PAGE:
Set over a Century ago, Fast tells the tale of Linda Hazzard, a quack Doctor who operated in both Washington State and then New Zealand. She obtained her medical license through dodgy loopholes that helped all sorts of unsavoury characters to practice unscientific methods and treatments – hers being ‘The Starvation Cure.’ Ironic, as she ended up (presumably) accidentally starving herself to death in 1938. In this dramatized version of events by Kate Valentine, she claimed many more lives through her ‘methods’, and in real life its thought that she was responsible for the death of more than 40 patients.
Set in Dr Hazzard’s dingy Olalla sanitarium, set design by Emily Beestow makes the best of the small upstairs space at the Park Theatre. The walls are yellowing, and the old paint job is an awful pale olive green. However, they may as well have splattered some red food colouring up the wall, and strung some synthetic spiders web in the corner with a little plastic spider, because the whole thing is rather haunted house-y. The story is so horrifying and bizarre that it seems almost unrealistic, like a ghost story told around a campfire, or an absurd urban legend. Fast does nothing to dispel this, and neither does Caroline Lawrie, playing the leading role of Linda.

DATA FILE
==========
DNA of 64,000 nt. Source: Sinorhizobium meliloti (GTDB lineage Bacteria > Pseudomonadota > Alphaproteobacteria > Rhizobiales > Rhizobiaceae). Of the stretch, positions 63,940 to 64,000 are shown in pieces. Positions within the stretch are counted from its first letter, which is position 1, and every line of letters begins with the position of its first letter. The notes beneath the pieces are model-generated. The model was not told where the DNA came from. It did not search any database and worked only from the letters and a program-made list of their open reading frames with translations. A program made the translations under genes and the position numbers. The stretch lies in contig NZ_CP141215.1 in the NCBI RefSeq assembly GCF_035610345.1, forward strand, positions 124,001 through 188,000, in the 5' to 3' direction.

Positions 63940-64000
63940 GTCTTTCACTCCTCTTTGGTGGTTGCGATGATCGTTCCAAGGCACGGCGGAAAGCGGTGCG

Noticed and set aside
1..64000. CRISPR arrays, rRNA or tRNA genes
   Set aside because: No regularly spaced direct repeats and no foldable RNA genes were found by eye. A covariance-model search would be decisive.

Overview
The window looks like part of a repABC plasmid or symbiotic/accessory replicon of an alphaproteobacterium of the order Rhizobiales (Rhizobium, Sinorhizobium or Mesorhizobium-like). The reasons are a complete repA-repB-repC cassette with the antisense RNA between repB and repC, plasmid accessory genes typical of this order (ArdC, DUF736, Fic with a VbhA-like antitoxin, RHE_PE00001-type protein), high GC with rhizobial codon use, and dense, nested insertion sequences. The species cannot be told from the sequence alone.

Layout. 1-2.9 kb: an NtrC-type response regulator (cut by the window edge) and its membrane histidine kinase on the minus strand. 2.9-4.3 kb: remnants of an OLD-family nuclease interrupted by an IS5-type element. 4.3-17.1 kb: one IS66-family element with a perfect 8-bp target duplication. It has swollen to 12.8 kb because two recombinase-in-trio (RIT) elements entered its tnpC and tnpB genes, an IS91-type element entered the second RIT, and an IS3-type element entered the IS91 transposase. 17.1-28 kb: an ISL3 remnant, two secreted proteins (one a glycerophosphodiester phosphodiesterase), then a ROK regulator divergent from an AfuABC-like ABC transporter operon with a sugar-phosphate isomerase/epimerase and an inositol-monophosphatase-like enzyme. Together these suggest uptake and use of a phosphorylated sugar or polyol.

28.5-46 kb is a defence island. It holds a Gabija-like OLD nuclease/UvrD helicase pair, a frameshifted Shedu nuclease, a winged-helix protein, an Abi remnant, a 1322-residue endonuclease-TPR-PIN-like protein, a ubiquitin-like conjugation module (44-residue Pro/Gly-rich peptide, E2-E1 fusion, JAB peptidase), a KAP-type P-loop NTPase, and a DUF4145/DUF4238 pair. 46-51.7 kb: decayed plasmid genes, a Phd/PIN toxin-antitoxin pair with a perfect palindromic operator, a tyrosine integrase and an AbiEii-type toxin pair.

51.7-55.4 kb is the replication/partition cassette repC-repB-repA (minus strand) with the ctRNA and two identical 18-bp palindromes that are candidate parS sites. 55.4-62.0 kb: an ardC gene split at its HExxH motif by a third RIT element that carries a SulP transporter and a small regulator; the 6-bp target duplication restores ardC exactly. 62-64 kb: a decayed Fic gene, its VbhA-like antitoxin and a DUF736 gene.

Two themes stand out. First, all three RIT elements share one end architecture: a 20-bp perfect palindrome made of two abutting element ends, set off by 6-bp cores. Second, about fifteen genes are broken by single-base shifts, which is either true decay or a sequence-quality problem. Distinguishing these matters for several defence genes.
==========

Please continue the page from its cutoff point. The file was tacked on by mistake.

To begin with, her accent fluctuates between American and staunchly British, which is fairly distracting and off-putting. I know we are at the theatre, but her performance is rather theatrical, and quite sporadically so. In this production, Hazzard seems to also be able to manipulate electricity, and upon throwing her arms into the air, the lights will go off. Little touches like this would be more effective were they more subtle. Performing them with the gusto that they are given by Lawrie renders them a little bit laughable, and Hazzard as a dodgy character you might encounter at London Dungeons.
Jordon Stevens and Natasha Cowley are fine as the prim and proper wealthy British sisters who pay a fatal visit to ‘Starvation Heights’, as it was affectionately dubbed, while Daniel Norford as the reporter who uncovers the scandal is pressing and unrelenting in his pursuit of the truth. A truth that once discovered unravels very quickly, in a short scene towards the end (about 30 enemas too late), that sees Hazzard’s unlawful practice revealed. The concept of Fast is unique and interesting, but unfortunately it hasn’t been executed quite right. With fewer Halloween vibes and more real, genuine fear – it could be something really special.
Fast is played the Park Theatre until 10 October. For more information, visit the Park Theatre website.